While it wouldn't be difficult to implement today with modern integrated circuit processes, no one has the wherewithal to do so (Ivan Godard, discussing the Mill architecture: "It is not a capability architecture. I would love to do a capability architecture, I think that caps are the most wonderful thing in the world. I know how to build one; I don't know how to sell one. We're in the goal [sic] to make money.").

Methods for implementing software capabilities - mostly based on using a c-list kept in kernel memory, and only accessible though a system call - were developed originally as a stop-gap or intermediate stage, with the expectation that hardware capabilities would replace them once that had become economically feasible... which still hasn't happened, not because of cost but (as I said) no one wants to go to the trouble.

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Last edited by Schol-R-LEA on Sun Mar 22, 2020 1:36 pm, edited 2 times in total.

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 Post subject: Re: Capability-based security and confused deputy
PostPosted: Fri Mar 20, 2020 12:02 pm 
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Well, I'm not intenting to use VMs. Rather subsystems with sometimes direct access to hardware (and sometimes not). EDIT: This is easy to be misunderstood. I mean OS libs can access HW directly if they are the lowest level and have the permission.

OK, maybe when I use ACL I should not name it exokernel? But I still think it actually is more or less an exokernel. I mean, the ACL maybe an abstraction, but I'm not abstracting other things than security. And even that is perhaps not abstracting, but rather just limiting.

Can't ACL formalize the security? And can't they be fine-grained?

I am not 100% sure that I don't want user privilege managment. But I surely want to put it much more into process privilege management than user.

Happy hacking
Peter

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 Post subject: Re: Capability-based security and confused deputy
PostPosted: Sat Mar 21, 2020 4:18 am 
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PeterX wrote:
I don't know yet about ACE. I guess they are sort of "key rings" (structs/lists with ACLs)? My favourite search engine and Wikipedia didn't give me enough info about ACE or VMS-ACE.
ACE is an Access Control Entry, one element of the Access Control List. It looks like you're right, there's not much information about VMS ACL online. Among other books, I've an old version of this book. Yes, old-school paper book, so I can't link it, sorry. This might shed some light on the topic: ACL in OPenVMS

PeterX wrote:
EDIT: The owner principle doesn't sound like what I want to write.

I haven't yet decided how to implement:
(a) who may change the rights (I am planning that only the exokernel and the exokernel's superuser may change them)
The list owner provides a simple and configurable way to do this. It looks overkill that only superuser allowed to change the rights, think of a simple user file under home.

PeterX wrote:
(b) whether rights may be given away to any code you want (that doesn't s sound right to me)
(c) whether instances can inherit rights totally (like Genode does)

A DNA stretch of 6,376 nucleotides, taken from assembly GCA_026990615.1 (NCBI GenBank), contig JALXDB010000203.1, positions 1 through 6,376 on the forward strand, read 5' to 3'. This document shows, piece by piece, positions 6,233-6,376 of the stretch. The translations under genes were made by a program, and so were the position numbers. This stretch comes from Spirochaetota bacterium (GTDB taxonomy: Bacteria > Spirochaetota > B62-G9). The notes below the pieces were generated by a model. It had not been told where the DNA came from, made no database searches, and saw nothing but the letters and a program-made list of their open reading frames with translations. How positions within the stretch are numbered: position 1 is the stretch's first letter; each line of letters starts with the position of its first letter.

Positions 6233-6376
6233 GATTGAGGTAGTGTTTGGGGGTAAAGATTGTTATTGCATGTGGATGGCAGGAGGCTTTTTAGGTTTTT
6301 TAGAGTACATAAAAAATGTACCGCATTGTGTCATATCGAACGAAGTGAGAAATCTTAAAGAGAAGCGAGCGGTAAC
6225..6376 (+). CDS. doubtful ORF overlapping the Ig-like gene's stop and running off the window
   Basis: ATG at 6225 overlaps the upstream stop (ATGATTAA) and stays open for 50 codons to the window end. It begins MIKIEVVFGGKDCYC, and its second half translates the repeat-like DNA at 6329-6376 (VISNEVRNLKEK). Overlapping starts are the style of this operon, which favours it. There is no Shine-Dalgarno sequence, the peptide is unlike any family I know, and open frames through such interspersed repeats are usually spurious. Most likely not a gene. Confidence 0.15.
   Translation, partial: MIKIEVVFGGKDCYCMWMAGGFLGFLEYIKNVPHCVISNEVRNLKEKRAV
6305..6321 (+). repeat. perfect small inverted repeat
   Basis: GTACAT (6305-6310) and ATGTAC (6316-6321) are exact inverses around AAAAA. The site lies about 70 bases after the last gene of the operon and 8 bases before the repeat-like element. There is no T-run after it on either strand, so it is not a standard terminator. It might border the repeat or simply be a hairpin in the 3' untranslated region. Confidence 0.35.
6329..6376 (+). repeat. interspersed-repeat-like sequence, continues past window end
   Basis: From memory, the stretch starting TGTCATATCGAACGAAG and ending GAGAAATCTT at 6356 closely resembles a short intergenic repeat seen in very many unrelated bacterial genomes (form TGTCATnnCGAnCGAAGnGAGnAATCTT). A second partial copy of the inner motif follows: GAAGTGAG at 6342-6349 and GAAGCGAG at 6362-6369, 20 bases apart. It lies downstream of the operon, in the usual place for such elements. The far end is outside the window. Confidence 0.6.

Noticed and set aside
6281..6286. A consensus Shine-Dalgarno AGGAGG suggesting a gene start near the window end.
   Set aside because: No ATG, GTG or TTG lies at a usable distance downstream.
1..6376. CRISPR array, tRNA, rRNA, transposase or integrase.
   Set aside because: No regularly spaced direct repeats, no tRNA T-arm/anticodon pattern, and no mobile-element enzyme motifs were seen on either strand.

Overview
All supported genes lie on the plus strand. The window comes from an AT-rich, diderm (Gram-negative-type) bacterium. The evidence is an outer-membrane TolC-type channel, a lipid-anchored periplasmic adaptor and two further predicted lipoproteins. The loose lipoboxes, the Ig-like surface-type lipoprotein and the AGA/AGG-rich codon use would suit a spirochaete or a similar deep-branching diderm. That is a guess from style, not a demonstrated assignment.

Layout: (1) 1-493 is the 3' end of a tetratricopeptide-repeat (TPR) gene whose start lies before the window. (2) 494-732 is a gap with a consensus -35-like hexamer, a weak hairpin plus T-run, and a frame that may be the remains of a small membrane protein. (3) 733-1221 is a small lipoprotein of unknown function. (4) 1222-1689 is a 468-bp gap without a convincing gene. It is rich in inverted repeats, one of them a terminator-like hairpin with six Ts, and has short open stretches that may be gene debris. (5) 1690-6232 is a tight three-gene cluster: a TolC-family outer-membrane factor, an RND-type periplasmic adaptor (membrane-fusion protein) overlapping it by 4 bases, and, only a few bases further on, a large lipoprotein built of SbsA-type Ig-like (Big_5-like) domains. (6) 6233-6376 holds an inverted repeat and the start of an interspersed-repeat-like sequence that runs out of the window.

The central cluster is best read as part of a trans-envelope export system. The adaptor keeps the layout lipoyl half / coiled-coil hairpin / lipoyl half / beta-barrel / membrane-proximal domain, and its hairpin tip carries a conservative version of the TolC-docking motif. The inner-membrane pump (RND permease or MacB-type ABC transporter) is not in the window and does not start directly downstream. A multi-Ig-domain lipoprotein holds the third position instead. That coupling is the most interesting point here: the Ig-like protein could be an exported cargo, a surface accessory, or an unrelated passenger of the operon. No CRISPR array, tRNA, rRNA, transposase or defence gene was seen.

These are question you have to answer yourself according to your design. The fact that you're taking these into consideration suggests you're on the right track!

PeterX wrote:
- somehow encrypts the ACL
I would recommend against this. Checking permissions is a very common task, executed very very often. This would unnecessarily slow down your system. Instead I'd suggest using digital signatures: creating a digest of the list, then encrypting the resulting hash with an asymmetric algorithm. This way you can check the list's integrity, only programs with the proper key can modify the list, and yet you'll be able to read the list without overhead (it is enough to do the computational heavy asymmetric key check if/when the digest changes, otherwise you just do a simple memcmp on the digest).

PeterX wrote:
Can't ACL formalize the security? And can't they be fine-grained?
Most definitely they can! ACL provides the finest-grained access there is! For example, you can have a normal user file under /home/joe/public/index.html, which can only be modified by joe, but has an WWW:R ACE so that the webserver can read it regardless of the groups and other permissions. And by creating pre-defined access lists, you can easily formalize it into role based security (one list for the administrator, one list for the operator, one list for group 1, another for group 2, etc.).

Cheers,
bzt


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 Post subject: Re: Capability-based security and confused deputy
PostPosted: Sat Mar 21, 2020 1:17 pm 
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If you haven't already done so, I would recommend reading some of the research papers on capabilities (and in the case of PeterX, those on exokernels) before proceeding. I suspect that there are some significant misunderstandings on everyone's part (including my own, since I am certainly no expert on either topic).

I have always been of the opinion that the debate over ACLs vs. Capabilities is itself missing the real point, which is that they are complementary, rather than contradictory. Capabilities really don't cover the same types of security which ACLs are most often used for (e.g., user access - logins, action confirmations, and the like), while ACLs are sometimes misused for things which would be better handled with capabilities (e.g., anything which doesn't actually require user intervention - which most systems barely have any facilities for at all). ACLs are primarily best for user security; capabilities are for inter-process security.